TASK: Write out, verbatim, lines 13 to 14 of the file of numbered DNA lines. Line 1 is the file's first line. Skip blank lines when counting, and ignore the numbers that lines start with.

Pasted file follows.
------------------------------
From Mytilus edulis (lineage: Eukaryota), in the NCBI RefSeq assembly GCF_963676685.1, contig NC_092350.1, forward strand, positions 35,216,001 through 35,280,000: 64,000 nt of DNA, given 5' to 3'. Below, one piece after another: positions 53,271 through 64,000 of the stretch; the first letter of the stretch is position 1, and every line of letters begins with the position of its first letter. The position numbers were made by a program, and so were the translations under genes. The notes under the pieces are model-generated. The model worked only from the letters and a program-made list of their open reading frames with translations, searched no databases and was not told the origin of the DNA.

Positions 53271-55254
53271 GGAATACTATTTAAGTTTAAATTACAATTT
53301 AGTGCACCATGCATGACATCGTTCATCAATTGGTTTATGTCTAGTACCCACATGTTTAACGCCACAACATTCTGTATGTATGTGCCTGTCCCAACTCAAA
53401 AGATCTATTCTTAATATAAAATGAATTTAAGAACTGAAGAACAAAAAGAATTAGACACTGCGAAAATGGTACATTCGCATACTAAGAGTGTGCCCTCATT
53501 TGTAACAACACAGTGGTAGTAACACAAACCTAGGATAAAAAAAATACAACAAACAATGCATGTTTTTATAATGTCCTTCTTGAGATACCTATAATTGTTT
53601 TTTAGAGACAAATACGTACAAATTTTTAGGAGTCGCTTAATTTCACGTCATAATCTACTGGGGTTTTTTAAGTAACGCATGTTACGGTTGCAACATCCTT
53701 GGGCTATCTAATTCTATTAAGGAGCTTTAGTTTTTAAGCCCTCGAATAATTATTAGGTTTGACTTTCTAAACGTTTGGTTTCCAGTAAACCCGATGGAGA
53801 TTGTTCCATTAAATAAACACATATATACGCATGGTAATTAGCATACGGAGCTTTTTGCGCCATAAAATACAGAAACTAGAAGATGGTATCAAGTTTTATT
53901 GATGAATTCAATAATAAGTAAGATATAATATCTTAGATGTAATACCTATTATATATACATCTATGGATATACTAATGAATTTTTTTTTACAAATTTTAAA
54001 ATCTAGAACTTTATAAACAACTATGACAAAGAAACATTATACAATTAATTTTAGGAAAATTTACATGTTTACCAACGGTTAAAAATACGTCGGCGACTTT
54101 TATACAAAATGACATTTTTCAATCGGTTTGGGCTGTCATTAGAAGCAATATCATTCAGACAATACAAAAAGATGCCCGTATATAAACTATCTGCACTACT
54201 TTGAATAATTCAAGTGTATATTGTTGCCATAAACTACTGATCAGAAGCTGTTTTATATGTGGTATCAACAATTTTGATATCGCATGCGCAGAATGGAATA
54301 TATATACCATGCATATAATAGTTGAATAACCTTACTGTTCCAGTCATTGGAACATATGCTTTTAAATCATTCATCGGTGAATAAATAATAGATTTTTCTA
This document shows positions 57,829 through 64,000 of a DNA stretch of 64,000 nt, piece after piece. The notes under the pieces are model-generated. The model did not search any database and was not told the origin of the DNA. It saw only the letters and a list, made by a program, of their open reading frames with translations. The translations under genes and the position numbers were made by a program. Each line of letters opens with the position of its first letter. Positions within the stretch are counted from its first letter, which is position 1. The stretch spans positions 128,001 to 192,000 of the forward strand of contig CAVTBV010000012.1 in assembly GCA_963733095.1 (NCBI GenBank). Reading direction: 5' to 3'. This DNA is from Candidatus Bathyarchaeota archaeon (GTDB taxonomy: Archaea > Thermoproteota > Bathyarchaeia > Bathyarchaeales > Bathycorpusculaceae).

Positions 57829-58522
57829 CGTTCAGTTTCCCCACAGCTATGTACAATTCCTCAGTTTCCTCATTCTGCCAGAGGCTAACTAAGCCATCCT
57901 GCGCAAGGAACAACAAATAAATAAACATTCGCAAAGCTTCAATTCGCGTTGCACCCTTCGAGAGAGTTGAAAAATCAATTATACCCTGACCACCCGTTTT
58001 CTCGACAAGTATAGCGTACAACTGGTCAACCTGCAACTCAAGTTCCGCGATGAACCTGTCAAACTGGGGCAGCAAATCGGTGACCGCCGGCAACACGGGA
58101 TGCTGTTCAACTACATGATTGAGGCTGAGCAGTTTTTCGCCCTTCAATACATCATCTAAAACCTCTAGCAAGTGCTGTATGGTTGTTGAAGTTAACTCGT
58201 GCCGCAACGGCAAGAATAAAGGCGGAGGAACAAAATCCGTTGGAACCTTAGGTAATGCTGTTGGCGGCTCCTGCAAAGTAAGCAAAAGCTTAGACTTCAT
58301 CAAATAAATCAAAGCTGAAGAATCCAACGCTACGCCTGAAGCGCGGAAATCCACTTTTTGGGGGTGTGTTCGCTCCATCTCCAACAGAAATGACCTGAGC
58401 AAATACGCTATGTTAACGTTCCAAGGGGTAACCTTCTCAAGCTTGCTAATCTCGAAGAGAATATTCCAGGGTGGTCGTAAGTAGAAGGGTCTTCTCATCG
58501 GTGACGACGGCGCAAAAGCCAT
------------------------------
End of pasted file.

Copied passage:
54201 TTGAATAATTCAAGTGTATATTGTTGCCATAAACTACTGATCAGAAGCTGTTTTATATGTGGTATCAACAATTTTGATATCGCATGCGCAGAATGGAATA
54301 TATATACCATGCATATAATAGTTGAATAACCTTACTGTTCCAGTCATTGGAACATATGCTTTTAAATCATTCATCGGTGAATAAATAATAGATTTTTCTA